When PhượngChi Nguyễn’s family decided to flee to America in April 1975 after the fall of Saigon, 10-year-old PhượngChi was thrilled.
“When I learned we were leaving for the U.S., I said, ‘Yay!’ My aunt had been working with the Americans. She would bring the Sears and Roebuck catalogue home to us. So my first thought was that I was going to America where all these toys are. This whole event was traumatic for others, but I was very young and shielded from the trauma.”
Forty years later, as Vietnamese Americans pause to reflect on and commemorate a full generation’s time spent in the United States, PhượngChi now recalls past events through a deeper understanding acquired over time as an adult.
PhượngChi works as an educational consultant, helping school districts develop curriculum and instruction for Vietnamese language programs. Locally, she worked with the Highline school district on their inaugural Vietnamese dual language program. This year, she is collaborating with Stanford University to aid a high school district in San Jose.
Forty years ago, PhượngChi said, her family—her parents and the seven children—fled aboard a large cargo plane five days before the fall of Saigon. PhượngChi’s memories of that time are scarce, but vivid: crying adults, the rush to board an overcrowded plane, stops in the Philippines and Guam, and arrival in the United States.
“We arrived at Camp Pendleton,” she said. “I remember living in a tent. We were there about two weeks. I remember the weather was hot during the day and cold at night. We were given huge military jackets.” From Camp Pendleton, her family was transported to Camp Murray as part of the first wave of 500 refugees settling in Washington state. “I don’t remember much about Camp Murray except that it was a white building,” she said. “All I remember is white walls and bunk beds.”
From Camp Murray, PhượngChi’s family was sponsored out to Bellingham by a Hungarian immigrant who lived there, “a very long drive away.” Two months later, PhượngChi’s parents found another sponsor in Burien, bringing the family closer to other relatives.
PhượngChi’s father, an art professor at a university in Vietnam, promptly set out to look for work. Because he didn’t speak English, he had to abandon his chosen profession. He worked at a print shop before settling into a new career as a drafter at Boeing, retiring in 1996.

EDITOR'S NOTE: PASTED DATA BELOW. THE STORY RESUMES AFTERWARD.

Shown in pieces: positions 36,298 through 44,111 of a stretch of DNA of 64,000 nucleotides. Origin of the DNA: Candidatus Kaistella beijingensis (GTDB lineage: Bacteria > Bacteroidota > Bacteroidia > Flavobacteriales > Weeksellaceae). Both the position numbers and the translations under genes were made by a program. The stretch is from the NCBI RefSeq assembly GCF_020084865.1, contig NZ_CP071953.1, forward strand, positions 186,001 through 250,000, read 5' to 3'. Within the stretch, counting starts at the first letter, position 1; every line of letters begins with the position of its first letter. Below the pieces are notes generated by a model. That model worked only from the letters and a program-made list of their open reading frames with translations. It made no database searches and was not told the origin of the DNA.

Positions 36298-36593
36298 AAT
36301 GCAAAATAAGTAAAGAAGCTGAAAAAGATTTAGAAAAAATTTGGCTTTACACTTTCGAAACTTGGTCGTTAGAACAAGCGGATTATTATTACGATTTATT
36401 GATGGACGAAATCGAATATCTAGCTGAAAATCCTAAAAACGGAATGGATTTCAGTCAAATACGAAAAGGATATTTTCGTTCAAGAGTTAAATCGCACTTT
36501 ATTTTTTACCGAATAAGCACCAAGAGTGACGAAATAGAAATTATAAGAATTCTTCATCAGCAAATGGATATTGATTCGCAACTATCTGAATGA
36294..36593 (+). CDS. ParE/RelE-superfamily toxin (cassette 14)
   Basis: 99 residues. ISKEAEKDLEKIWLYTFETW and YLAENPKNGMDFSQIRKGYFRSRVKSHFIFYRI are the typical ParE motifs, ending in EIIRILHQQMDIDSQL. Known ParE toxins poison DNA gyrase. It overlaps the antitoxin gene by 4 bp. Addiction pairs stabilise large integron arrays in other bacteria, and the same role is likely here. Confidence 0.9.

PhượngChi’s mother, a homemaker in Vietnam, enrolled in the culinary arts program at South Seattle Community College where she excelled, despite a limited command of English. She found the perfect application for her cooking skills when the family opened the Saigon Restaurant in the Pike Place Market in 1977, one of the first Vietnamese restaurants in Seattle. Her father designed and built the restaurant, and her mother operated it until the family sold it to a relative in 1995. PhượngChi said she and her brothers and sisters worked various shifts at the restaurant when they weren’t in school, helping out during lunch, washing dishes and preparing the restaurant for business the following day. “All of us kids helped out there,” she said.
PhượngChi said it wasn’t until many years later when she had the opportunity to study in France and live and teach in Germany that she began to appreciate her parents’ struggles and hardships. “I can’t even begin to imagine what they had gone through with the change in culture, language and the weight of looking after family members and seeing what was happening to Vietnam,” she said. “Until you are put in the same situation, you never know the stress and worry. Parents are pretty good at hiding things.”
PhượngChi said that before the family left Vietnam, her mother had told her older sister, “You are responsible for your siblings if anything happens.” Her sister was 14 at the time. “I’ve come to appreciate not only my parents, but also my older sister now,” she said.
PhượngChi said her mother had always wanted to send her children abroad to study, but it was always with the intention of having them return home to Vietnam. “Never in her wildest dreams did she think that the reality would be that we would resettle,” she said.
In a conversation with her father just last month, PhượngChi realized for the first time that he had transported his family out of Vietnam to take them out of harm’s way of the fighting, but that he fully expected to return shortly. “In other words, they were just running from the fighting,” she said. “They had no intention of leaving permanently. This was a revelation to me. All this time, I thought the plan was for us to resettle. In fact, dad was actually thinking about how he was going to explain to others why we suddenly left.”
PhượngChi said that when people experience traumatic events, “you just don’t want to talk about it.”
Forty years after the fall of Saigon, PhượngChi has a keener grasp of her parent’s journey. “It’s now up to the next generation,” she said. “What I do in with my career and my work is find ways to ensure that the identity, language and culture is not only maintained, but flourishes in the next generation.”